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Kin House is not your average English countryside getaway. Instead of chintz wallpaper, there’s ornate wood paneling and flashes of uplifting paint colors. Where you’d expect to see a plaid sofa, there are leopard-print poufs. And you won’t find white Shaker cabinets in the kitchen, but rather velvet curtains that conceal the coffee machine and breakfast station. From the moment you enter the lobby, it’s clear: Stuffy and formal it is not. 

The newly opened events space in Wiltshire wears many hats. On some days, it’s a wedding venue; on others, it’s a wellness retreat. It can also simply be a place for large groups to party in private (should sleep be on the agenda, there are a dozen luxurious bedrooms to flop out in). So it’s no wonder that when interior designer Lucy Sear-Barlow and Joshua Sear of Barlow & Barlow was given her brief, they were pretty perplexed. “It was quite polarizing—it had to be a blank enough canvas so that anyone could put their mark on it, but also memorable enough to stick in your mind,” explains London-based creative Sear-Barlow. 

The Georgian manor house had great bones, so Sear-Barlow leaned into them while weaving in her signature spirited touches (note the aforementioned animal print). Her aim was to ensure a sense of timelessness with quirky backdrops for Instagrammable moments, “which obviously, in an events space, is really important,” she notes. Here are five ideas we’re stealing for our own spaces.

Choose a Theme and Run With It

Inspired by the clam pediment above the front door, Sear-Barlow embraced it as a theme throughout. Her starting point? A fabulous shell grotto. Many British country houses from the era boasted decorative structures (or follies) entirely decked in seashells in their gardens, so as a nod to history, she commissioned artist Mel Campion to embellish an existing wall niche near the downstairs powder rooms. “At weddings and parties, there’s often a photo booth, so this caters to that moment,” says Sear-Barlow. Not stopping there, she added a glass shell wall sconce and designed a custom-made clam-shaped sofa for the ultimate selfie station. 

Give the Tub a Stage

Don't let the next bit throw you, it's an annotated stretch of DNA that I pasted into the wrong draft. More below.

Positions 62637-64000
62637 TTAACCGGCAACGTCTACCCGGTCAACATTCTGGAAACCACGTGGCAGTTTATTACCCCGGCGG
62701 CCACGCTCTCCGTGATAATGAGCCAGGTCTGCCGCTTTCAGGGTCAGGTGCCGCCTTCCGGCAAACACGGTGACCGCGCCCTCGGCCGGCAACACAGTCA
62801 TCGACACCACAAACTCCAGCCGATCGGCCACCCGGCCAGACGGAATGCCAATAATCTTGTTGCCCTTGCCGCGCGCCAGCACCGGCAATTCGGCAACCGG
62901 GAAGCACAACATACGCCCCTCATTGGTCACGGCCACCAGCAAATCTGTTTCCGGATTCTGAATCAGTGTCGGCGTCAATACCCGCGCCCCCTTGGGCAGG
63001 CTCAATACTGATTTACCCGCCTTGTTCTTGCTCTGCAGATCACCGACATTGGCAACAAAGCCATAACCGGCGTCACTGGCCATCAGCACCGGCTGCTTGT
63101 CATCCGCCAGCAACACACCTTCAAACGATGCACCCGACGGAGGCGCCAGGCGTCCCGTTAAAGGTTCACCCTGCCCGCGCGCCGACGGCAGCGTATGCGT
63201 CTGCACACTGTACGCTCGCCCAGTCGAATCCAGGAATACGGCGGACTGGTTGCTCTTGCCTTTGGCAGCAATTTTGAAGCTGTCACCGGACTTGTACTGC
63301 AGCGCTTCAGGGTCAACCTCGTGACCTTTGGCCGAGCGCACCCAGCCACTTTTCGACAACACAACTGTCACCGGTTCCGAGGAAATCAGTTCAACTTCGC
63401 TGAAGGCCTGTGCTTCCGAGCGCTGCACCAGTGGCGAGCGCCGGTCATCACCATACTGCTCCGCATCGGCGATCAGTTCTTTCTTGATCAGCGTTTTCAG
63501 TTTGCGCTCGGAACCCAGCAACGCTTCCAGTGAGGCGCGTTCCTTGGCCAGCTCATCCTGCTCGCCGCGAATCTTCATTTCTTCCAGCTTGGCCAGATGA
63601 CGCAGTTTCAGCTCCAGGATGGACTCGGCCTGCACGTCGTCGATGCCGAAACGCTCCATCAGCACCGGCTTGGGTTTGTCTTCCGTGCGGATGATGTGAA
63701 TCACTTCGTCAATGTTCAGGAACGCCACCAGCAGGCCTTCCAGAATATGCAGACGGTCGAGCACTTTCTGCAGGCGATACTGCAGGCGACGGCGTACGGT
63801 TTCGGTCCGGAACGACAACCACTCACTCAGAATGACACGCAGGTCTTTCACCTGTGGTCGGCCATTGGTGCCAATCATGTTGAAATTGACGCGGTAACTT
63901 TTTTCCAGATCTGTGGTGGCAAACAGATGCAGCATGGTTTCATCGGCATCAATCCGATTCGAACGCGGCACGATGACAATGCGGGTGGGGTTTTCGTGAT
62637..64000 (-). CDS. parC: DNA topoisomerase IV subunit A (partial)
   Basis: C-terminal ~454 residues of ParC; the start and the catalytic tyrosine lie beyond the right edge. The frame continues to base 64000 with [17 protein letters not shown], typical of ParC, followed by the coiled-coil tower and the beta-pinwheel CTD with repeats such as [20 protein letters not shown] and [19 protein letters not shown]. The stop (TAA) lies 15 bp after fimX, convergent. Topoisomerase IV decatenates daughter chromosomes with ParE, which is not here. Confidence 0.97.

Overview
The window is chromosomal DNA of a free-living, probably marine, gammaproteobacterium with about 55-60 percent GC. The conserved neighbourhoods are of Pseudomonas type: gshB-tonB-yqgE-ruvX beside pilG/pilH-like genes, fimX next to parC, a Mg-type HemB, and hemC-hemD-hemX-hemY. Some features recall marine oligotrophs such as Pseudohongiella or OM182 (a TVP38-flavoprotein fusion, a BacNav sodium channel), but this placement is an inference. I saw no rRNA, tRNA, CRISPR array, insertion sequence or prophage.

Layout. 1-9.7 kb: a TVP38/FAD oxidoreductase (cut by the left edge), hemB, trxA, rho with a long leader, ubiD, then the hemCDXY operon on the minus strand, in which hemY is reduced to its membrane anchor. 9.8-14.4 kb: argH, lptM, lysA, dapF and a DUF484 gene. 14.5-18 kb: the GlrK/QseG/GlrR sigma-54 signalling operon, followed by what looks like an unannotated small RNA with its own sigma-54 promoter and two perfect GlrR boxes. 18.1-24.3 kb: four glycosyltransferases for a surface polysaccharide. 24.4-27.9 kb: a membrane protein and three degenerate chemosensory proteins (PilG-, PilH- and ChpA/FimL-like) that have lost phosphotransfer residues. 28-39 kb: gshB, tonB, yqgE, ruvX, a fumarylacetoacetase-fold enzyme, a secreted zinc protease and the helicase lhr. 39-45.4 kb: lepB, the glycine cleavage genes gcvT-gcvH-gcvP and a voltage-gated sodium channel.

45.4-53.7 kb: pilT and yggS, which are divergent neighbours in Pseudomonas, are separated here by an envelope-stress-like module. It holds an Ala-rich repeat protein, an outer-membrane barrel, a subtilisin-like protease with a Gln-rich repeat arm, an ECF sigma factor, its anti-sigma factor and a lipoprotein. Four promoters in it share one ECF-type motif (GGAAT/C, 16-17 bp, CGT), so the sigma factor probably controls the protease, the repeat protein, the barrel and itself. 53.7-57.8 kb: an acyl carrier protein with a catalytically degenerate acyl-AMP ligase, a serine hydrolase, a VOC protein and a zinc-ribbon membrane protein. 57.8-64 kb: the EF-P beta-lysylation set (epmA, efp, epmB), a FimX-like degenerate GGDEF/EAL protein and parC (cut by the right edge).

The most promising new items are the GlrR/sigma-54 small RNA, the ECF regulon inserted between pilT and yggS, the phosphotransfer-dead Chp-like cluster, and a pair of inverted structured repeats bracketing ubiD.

“It’s almost a bit cliché,” says Sear-Barlow of placing a roll-top bath in a boutique bedroom. But as two of the principal rooms’ bay windows practically called out for one, she set about innovating the concept. Serendipitously, the designer came across a company that fabric-wraps bathtubs and chose an underwater-inspired print to continue the nautical theme. The tiled ledge the tub sits on not only combats splashes and hides all the pipework, it demarcates the wash area and elevates the bather by a few inches for a better view out of the window. Sear-Barlow echoed the checkerboard material by laying a coordinating rug underneath the room’s four-poster bed. 

Surprise Guests With Shimmery Surfaces

The study suggests that this room is a place for quiet contemplation, but really it’s a setting for intimate dinners. That’s why Sear-Barlow went with a high-gloss–paint finish: “At night, candlelight bounces off every surface and it’s very atmospheric,” she says. The designer felt just as instinctively about the room’s striking color palette, which features duck’s-egg blue on the coffered ceilings and mustard-hued walls. “The effect is very jewel box–like; it feels akin to a bougie drinking den,” she adds.

Hunt for the Perfect Pairing

While you’d expect a bathroom with two different types of tile and walls swathed in wallpaper would make your head spin, it can actually be quite harmonious when executed the right way. “The matching color combinations are actually quite calming and easy to digest,” says Sear-Barlow. Once she had settled on the wall treatment, finding the tile to go with was a relatively easy task. “That was a real ‘bingo!’ moment when we’d find a match,” she recalls.  

Put Things Into Perspective

In the case of the attic bedroom, the home’s exposed wood beams were structural and nonnegotiable. So Sear-Barlow used them to her advantage, treating them as a frame of sorts around the bed. Caked in years of dark varnish, sandblasting lightened them up, and the ironwork was left uncovered for a rustic touch. “Loft spaces are often awkward, but you just have to go with it,” she says. As with the beams propping up the grand hall where long lunches take place, they add a sense of ceremony and deserve to be celebrated, too.